Which striker can strike gold and claim the MLS Golden Boot?

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In predicting who will lead MLS in scoring this year, let’s approach things in reverse order. I’ll start by listing who might get close, only to perhaps get nicked in the end:

Why Vancouver’s Sebastien Le Toux might not win: Le Toux had 25 goals over two seasons in Philly, quite an impressive sum. But he could find himself struggling to turn up all the minutes he’d like at BC Place.

Not only does Whitecaps manager Martin Rennie have plenty of other options, as we’ve discussed, but Le Toux tends to freelance, which is probably among the reasons Union boss Peter Nowak felt OK about parting with the high-scoring Frenchman. I see the bulk of the Whitecap goals falling Eric Hassli’s way.

Why Sporting Kansas City’s Teal Bunbury, Kei Kamara, C.J. Sapong might not: They accounted for 23 goals last year, 9 apiece for Bunbury and Kamara. And that trio promises to be mighty dangerous again at Livestrong Sporting Park. But the goals will continue to be distributed throughout the side, with new winger Bobby Convey and perhaps rookie Dom Dwyer collecting their share, too. With that kind of looming dispersion, I doubt any one SKC man can elbow his way into the Golden Boot chase.

Why Colorado’s Conor Casey might not: He’ll get goals at DSG Park this year – when he’s on the field, that is. And there’s the rub.  Casey will always be a handful for defenders, but he’s still not back from last year’s devastating Achilles tear. And he’s always been injury-prone.  Honestly, if you promised Rapids manager Oscar Pareja right now that he could get 22-24 games of complete health from Casey, Pareja might just take that and run with it.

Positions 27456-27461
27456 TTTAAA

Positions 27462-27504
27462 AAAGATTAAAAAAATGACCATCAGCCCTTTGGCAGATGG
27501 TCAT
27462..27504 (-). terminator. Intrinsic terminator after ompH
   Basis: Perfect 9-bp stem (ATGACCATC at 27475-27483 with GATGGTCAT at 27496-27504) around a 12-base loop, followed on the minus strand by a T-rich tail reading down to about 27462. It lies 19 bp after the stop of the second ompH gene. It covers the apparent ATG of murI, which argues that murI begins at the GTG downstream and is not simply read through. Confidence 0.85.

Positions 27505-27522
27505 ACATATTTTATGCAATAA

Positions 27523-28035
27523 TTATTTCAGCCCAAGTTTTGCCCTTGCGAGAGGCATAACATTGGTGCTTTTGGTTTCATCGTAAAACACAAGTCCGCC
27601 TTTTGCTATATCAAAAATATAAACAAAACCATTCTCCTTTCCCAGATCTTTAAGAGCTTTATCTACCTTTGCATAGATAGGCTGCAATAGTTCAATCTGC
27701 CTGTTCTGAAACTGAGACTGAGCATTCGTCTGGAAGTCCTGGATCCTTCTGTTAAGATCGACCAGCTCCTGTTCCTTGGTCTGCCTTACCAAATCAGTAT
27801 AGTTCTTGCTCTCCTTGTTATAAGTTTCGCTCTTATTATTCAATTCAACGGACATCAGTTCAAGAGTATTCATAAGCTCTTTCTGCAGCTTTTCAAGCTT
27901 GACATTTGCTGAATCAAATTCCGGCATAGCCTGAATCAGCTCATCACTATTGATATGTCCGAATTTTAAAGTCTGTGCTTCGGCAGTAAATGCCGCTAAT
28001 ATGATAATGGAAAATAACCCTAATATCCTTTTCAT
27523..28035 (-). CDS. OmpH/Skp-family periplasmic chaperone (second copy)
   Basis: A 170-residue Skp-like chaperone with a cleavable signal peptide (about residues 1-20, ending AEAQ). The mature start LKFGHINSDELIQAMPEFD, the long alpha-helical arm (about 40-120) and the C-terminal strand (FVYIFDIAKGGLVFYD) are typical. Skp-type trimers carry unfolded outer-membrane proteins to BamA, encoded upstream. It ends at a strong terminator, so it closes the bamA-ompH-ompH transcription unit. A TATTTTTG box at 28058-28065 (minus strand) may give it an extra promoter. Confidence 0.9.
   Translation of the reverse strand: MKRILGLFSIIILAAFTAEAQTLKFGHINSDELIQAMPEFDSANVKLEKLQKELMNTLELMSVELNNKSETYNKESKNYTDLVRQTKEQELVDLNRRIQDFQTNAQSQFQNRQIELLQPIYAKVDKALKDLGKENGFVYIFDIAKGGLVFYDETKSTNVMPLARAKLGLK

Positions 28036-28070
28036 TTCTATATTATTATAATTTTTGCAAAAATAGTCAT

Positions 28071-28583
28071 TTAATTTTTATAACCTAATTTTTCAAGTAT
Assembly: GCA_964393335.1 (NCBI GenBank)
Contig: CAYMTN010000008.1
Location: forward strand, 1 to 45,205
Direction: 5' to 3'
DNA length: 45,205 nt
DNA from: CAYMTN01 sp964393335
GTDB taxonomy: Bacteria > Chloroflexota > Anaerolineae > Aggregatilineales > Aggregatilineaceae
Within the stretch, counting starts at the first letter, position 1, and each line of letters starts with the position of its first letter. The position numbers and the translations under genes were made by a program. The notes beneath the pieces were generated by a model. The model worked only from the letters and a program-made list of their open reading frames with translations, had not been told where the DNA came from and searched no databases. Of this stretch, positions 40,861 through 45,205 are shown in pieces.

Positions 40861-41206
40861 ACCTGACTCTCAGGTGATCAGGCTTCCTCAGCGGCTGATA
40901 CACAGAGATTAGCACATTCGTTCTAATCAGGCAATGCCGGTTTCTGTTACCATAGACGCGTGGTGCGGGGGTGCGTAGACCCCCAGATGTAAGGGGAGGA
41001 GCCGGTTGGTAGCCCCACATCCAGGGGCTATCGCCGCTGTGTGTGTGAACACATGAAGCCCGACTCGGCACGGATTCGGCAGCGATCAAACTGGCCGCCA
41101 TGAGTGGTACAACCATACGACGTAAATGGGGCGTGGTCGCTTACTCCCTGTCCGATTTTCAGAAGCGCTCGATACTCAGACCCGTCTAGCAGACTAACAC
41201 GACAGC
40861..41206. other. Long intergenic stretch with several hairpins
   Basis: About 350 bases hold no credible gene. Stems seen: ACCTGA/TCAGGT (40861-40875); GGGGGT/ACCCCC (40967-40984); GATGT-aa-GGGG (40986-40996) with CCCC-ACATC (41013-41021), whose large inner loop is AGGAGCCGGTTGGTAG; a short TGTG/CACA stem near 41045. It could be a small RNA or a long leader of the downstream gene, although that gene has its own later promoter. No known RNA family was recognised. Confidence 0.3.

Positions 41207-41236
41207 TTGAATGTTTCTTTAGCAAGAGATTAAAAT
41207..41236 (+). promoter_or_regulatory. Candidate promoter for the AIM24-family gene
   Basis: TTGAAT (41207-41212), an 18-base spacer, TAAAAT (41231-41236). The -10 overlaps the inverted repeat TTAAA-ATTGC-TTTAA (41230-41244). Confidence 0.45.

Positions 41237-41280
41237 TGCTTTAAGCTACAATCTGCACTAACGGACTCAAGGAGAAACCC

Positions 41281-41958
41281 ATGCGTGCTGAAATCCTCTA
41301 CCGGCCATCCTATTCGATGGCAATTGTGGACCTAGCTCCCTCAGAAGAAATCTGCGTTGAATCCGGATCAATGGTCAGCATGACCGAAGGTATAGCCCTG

Why Toronto’s Danny Koevermans might not: Any cat who can hit for 8 goals in 10 games, as the Dutchman did last year upon mid-summer arrival, has proven he can hit prolifically. But I still look at the team around him and scratch me noggin a bit, wondering about the quality of balls Koevermans might get. Ryan Johnson on one wing always seems slightly out of place; he looks more like a battering ram target guy; of course, they already have one of those in Koevermans.

The TFC midfield looks OK, but remains devoid of a true creative presence.  Eric Avila is the closest Aron Winter has to a true playmaker, but he’s young and his game still has too many holes. The Dutch striker might be my choice to claim Golden Boot if the service at BMO Field looked less spotty.

Why FC Dallas’ Brek Shea might not: Two words: Blas. Perez. FCD’s new Panamanian striker is in place now, and I expect the attack around FC Dallas stadium to adjust accordingly. Shea struck impressively last year 11 times. More impressive still: each goal came in a different match. There were no stat-padding afternoons. But this year Shea can aim for Perez with service rather than barreling toward goal quite as often. (As such, expect his assist total to tick up this year after a modest four in 2011.)